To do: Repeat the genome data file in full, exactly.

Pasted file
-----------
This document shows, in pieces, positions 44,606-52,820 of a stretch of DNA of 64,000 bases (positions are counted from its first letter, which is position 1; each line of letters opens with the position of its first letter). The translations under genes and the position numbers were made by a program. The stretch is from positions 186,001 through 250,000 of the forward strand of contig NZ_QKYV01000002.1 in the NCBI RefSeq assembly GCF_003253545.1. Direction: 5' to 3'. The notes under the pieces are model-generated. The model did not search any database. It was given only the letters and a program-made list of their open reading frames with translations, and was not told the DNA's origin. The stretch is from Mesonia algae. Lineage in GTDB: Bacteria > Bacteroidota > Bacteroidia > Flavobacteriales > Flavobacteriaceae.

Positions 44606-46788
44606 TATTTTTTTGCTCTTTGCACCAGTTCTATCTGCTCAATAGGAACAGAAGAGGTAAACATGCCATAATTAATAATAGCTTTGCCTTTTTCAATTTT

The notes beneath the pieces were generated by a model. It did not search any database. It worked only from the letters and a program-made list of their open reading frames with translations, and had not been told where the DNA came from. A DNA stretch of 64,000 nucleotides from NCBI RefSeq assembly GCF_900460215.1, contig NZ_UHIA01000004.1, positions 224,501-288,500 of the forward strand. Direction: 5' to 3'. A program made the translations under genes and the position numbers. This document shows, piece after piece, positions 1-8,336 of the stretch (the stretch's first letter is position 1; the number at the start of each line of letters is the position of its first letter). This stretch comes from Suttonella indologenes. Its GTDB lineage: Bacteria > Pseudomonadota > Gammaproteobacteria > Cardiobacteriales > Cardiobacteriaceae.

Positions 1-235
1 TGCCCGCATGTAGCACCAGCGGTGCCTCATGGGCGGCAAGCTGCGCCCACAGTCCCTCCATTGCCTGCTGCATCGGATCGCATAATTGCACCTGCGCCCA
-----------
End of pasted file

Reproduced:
This document shows, in pieces, positions 44,606-52,820 of a stretch of DNA of 64,000 bases (positions are counted from its first letter, which is position 1; each line of letters opens with the position of its first letter). The translations under genes and the position numbers were made by a program. The stretch is from positions 186,001 through 250,000 of the forward strand of contig NZ_QKYV01000002.1 in the NCBI RefSeq assembly GCF_003253545.1. Direction: 5' to 3'. The notes under the pieces are model-generated. The model did not search any database. It was given only the letters and a program-made list of their open reading frames with translations, and was not told the DNA's origin. The stretch is from Mesonia algae. Lineage in GTDB: Bacteria > Bacteroidota > Bacteroidia > Flavobacteriales > Flavobacteriaceae.

Positions 44606-46788
44606 TATTTTTTTGCTCTTTGCACCAGTTCTATCTGCTCAATAGGAACAGAAGAGGTAAACATGCCATAATTAATAATAGCTTTGCCTTTTTCAATTTT

The notes beneath the pieces were generated by a model. It did not search any database. It worked only from the letters and a program-made list of their open reading frames with translations, and had not been told where the DNA came from. A DNA stretch of 64,000 nucleotides from NCBI RefSeq assembly GCF_900460215.1, contig NZ_UHIA01000004.1, positions 224,501-288,500 of the forward strand. Direction: 5' to 3'. A program made the translations under genes and the position numbers. This document shows, piece after piece, positions 1-8,336 of the stretch (the stretch's first letter is position 1; the number at the start of each line of letters is the position of its first letter). This stretch comes from Suttonella indologenes. Its GTDB lineage: Bacteria > Pseudomonadota > Gammaproteobacteria > Cardiobacteriales > Cardiobacteriaceae.

Positions 1-235
1 TGCCCGCATGTAGCACCAGCGGTGCCTCATGGGCGGCAAGCTGCGCCCACAGTCCCTCCATTGCCTGCTGCATCGGATCGCATAATTGCACCTGCGCCCA